Mindseye’s Lighting Design of Bermondsey Square

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London’s Bermondsey Square just got a lighting facelift from Mindseye Lighting Design, also in London.  The Bermondsey Square project is an apartment complex, and Mindseye worked with an architectural firm, Munkenbeck and Marshall Architects, to rock the project.  The area in the project is a reception area within the Bermondsey Square building;  interesting work, basically no right angles, timber clad walls, and a pretty limited budget.  Recipe for success?

Mindseye used the Bespoke luminaires, integrated into the timber walls, to light the space.  I think it really transforms an otherwise odd space into something glowing and magical – what lighting should be when it’s done with thought.

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Some info from Mindseye about the project:

Mindseye Lighting Design were approached by Munkenbeck and Marshall Architects to design the lighting for the residential reception area of an apartment block within the Bermondsey Square £60 million regeneration project. The project is now complete; boasting 76 outstanding residential apartments, new office and retail units, an art-house cinema, a boutique hotel, restaurants and bars, all based around a communal square.

The site was once an ancient monument, and in later years a depressed 19th century housing estate. More recently it has been the site of the famous Bermondsey antiques market, which has a royal charter and is actually called the ‘New Caledonian Market’. It has been on the site since 1960’s having moved here from Islington.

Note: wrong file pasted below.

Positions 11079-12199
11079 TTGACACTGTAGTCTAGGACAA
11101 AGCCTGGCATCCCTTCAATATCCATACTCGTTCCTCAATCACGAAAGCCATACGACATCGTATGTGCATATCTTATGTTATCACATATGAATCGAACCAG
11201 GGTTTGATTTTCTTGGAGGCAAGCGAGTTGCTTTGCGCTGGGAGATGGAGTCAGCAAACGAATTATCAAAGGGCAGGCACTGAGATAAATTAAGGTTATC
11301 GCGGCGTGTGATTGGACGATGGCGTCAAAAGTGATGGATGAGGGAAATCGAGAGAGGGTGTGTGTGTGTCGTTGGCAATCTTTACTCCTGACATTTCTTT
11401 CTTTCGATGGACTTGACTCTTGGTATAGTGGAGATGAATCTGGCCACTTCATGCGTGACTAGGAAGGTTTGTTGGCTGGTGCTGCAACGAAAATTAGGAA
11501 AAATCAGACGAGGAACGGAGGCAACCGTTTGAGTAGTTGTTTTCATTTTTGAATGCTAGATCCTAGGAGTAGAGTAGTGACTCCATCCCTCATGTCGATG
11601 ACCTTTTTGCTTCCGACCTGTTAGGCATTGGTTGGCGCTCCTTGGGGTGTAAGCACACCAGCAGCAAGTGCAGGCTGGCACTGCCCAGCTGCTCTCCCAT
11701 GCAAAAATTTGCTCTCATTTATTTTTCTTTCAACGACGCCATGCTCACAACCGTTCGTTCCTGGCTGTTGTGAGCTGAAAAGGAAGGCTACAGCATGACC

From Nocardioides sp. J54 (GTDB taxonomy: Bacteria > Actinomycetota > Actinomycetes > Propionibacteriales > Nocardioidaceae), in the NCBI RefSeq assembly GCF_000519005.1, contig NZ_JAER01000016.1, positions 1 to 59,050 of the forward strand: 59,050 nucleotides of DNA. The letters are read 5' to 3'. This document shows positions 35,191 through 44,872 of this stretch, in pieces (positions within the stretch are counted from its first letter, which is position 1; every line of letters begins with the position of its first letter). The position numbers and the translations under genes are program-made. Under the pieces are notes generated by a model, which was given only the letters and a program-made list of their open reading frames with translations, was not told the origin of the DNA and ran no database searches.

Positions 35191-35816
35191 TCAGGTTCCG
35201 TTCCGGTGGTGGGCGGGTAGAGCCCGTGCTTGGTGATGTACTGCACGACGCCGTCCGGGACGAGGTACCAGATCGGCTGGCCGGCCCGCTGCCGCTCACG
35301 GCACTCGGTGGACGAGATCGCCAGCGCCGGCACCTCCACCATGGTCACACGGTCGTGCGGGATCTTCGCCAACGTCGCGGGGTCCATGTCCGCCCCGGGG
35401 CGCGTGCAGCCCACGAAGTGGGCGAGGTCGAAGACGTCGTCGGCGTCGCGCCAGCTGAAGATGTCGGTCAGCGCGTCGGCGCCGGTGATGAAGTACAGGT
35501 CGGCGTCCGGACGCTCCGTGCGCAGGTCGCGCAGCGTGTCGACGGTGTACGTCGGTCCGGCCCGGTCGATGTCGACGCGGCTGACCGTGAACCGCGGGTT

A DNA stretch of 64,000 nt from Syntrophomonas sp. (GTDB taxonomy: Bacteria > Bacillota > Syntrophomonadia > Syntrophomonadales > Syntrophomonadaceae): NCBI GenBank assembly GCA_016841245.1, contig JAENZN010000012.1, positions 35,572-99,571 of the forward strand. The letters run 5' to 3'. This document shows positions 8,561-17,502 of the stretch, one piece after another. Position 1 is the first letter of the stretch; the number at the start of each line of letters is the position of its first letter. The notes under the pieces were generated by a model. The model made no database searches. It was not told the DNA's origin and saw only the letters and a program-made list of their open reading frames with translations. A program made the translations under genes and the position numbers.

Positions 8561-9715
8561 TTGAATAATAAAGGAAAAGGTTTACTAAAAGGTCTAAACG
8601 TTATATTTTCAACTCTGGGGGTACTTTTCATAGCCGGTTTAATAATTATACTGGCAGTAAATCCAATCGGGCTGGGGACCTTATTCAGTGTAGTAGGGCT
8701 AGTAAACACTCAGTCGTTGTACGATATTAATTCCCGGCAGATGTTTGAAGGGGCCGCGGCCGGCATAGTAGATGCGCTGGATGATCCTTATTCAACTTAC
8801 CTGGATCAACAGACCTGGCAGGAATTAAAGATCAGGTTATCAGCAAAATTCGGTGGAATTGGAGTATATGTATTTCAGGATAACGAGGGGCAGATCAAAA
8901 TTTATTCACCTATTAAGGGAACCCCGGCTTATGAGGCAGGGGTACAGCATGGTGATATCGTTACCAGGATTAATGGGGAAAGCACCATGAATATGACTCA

When briefed, Mindseye quickly realized that illuminating the space would be a challenge. The budget was restrictive and the space is relatively complex, having a split level design with double and triple height ceilings and timber clad walls. What’s more, there’s barely a right angle in sight.

Due to these challenges, instead of accentuating or treating surfaces and details, we took a different approach, the idea being to use the visual language of the linear cladding and integrate bespoke fluorescent luminaires with acrylic diffusers. No luminaire on the market was suitable to be integrated into the cladding, so we took the challenge and designed a bespoke luminaire. Their lengths and positioning were carefully considered in order to work with the space, sensitively enhancing the dramatic aesthetic.

Thanks for posting this, Mitja from Enlighter!

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